A new analysis of the energy policies presented by the major and smaller parties contesting the Queensland state election shows that the Greens would deliver the biggest electricity savings, Labor would also push prices down, while One Nation and the LNP policies would force prices to rise.
Energy has emerged as one of the key factors in the Queensland poll, which is proving impossible to predict because of the rise of One Nation, and the potential of both the Katter Party and The Greens to grab some seats.
The energy war is being fought on two levels: the LNP and One Nation are pushing for coal, and a new coal-fired generators, while the ALP and the Greens are focused on clean energy, and targets of at least 50 per cent renewables by 2030.
Policies are also being marked by potential write-downs of network assets, rebates, the creation of a third government generator, and the transformation of for profit utilities to non-profit institutions. Think electricity as a public service.
The analysis by Queensland-based energy expert Hugh Grant concludes that there would be a wide range of price impacts arising from the various policies, ranging from a price reduction of around $600 a year from the Queensland Greens’ policies, to a price increase of around $30 from the LNP’s policies.
Grant says there are a number of factors driving the differing price impacts, but the key outcomes are the treatment of carbon and renewable policies, and how much profit from the government-owned energy companies the parties are willing to forego.
Out of an average bill of $1,750, around $500 are profits extracted by the Queensland government from the state-owned energy businesses.
Labor and the LNP are only willing to forego about $50 a year from that profit pool, while the smaller parties would give up a lot more: the Greens the full $500, and the Katter and One Nation parties around $300.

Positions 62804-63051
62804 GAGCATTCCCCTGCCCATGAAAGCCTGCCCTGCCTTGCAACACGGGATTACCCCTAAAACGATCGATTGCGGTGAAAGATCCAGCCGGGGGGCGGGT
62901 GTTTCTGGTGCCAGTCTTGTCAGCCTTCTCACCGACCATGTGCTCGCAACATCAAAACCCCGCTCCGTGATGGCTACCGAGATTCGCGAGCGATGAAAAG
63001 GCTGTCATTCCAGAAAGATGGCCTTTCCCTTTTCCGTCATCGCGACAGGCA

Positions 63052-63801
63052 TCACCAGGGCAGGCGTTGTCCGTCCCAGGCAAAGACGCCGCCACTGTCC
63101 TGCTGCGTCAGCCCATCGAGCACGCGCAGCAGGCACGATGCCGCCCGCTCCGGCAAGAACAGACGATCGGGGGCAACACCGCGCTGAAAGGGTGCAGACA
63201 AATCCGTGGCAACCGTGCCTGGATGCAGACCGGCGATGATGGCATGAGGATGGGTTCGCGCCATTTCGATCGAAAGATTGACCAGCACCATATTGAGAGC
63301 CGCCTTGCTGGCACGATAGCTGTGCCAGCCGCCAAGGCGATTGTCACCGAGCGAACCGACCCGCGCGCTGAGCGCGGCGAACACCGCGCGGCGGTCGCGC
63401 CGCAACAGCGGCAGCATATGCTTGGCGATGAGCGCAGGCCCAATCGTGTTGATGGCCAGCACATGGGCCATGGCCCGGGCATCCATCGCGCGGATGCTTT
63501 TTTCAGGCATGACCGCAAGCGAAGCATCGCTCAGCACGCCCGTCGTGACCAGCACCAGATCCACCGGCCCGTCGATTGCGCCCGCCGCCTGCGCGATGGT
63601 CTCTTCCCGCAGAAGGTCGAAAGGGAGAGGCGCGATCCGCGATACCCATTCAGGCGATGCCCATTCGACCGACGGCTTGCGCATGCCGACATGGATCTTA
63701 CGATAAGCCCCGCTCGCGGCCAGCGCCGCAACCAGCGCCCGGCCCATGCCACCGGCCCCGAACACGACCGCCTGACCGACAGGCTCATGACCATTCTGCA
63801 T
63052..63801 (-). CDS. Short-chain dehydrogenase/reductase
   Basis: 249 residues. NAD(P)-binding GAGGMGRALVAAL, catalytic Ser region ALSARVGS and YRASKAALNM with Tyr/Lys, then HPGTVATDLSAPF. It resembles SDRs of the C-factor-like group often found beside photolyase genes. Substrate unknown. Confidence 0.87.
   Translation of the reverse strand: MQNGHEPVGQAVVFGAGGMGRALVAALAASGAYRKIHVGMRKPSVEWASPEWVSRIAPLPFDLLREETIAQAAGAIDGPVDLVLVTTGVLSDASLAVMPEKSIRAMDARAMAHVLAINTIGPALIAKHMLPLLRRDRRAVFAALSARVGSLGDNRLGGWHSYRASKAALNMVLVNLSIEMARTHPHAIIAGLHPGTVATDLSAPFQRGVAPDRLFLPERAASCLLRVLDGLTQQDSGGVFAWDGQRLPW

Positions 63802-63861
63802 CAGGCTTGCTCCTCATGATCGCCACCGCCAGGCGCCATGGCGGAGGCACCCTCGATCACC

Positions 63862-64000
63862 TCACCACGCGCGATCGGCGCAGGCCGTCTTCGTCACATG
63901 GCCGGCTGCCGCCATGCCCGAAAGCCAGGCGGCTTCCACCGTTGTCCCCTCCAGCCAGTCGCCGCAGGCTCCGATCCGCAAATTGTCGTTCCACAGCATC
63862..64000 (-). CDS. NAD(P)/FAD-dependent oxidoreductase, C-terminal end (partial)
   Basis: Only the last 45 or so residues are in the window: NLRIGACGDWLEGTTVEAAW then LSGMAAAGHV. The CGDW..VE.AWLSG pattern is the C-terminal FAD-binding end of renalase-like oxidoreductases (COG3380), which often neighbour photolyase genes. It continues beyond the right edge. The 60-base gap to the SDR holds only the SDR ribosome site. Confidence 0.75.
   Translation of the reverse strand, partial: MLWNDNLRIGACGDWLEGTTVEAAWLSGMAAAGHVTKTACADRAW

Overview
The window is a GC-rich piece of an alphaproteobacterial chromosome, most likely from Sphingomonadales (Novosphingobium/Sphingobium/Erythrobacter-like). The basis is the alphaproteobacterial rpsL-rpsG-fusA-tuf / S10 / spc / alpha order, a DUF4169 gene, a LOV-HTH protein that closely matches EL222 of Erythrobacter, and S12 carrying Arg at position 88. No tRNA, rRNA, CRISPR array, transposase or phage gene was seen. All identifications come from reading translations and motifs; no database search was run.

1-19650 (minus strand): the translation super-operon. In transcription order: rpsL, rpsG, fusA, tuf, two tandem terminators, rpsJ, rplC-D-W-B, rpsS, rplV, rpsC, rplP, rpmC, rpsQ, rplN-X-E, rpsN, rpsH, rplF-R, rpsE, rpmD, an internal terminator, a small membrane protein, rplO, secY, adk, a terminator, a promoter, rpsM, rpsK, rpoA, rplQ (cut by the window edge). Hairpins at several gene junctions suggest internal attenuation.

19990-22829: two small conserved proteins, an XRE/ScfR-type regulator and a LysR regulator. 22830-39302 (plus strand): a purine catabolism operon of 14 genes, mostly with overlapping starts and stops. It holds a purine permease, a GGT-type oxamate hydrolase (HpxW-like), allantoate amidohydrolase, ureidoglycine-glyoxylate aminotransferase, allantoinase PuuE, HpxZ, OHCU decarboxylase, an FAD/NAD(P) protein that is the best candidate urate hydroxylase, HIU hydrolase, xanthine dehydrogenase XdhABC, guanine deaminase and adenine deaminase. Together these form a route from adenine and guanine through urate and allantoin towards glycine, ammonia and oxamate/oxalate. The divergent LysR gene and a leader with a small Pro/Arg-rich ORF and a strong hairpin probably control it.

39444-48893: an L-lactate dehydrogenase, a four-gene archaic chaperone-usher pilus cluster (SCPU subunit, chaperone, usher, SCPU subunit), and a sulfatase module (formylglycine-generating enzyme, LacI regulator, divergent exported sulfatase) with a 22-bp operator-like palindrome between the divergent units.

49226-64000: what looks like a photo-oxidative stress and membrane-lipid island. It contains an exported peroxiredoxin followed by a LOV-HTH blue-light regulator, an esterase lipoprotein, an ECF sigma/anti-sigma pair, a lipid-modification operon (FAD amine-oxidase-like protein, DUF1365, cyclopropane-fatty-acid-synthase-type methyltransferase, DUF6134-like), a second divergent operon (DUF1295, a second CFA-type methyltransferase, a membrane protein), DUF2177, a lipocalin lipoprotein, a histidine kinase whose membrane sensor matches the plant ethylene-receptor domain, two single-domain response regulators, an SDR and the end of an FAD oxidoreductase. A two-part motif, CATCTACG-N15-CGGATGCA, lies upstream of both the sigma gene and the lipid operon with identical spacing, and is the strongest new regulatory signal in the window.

On carbon and renewables, Grant says that the Labor and Greens policies are broadly consistent with Australia’s international emissions reduction commitments, and recognise that renewable generation is now the lowest cost of new capacity.
“By contrast, One Nation and LNP are proposing policies that are inconsistent with Australia’s international emissions reduction commitments and are in denial of the economics of renewable generation,” Grant says.
“By scrapping the existing renewable energy targets, the LNP and One Nation are proposing to remove the only policies that are putting downward pressure on generation prices.”
Both LNP and One Nation want to support a new and “unwarranted and uneconomic” coal-fired power station in North Queensland, which Grant says would not only increase prices, it would also add to system security risks.
“The One Nation and LNP policies would result in ongoing policy chaos, driving further unnecessary increases to Queensland’s wholesale electricity prices and to the wholesale prices in the other states,” Grant says.
“They would also increase system security risks in Queensland and interstate.”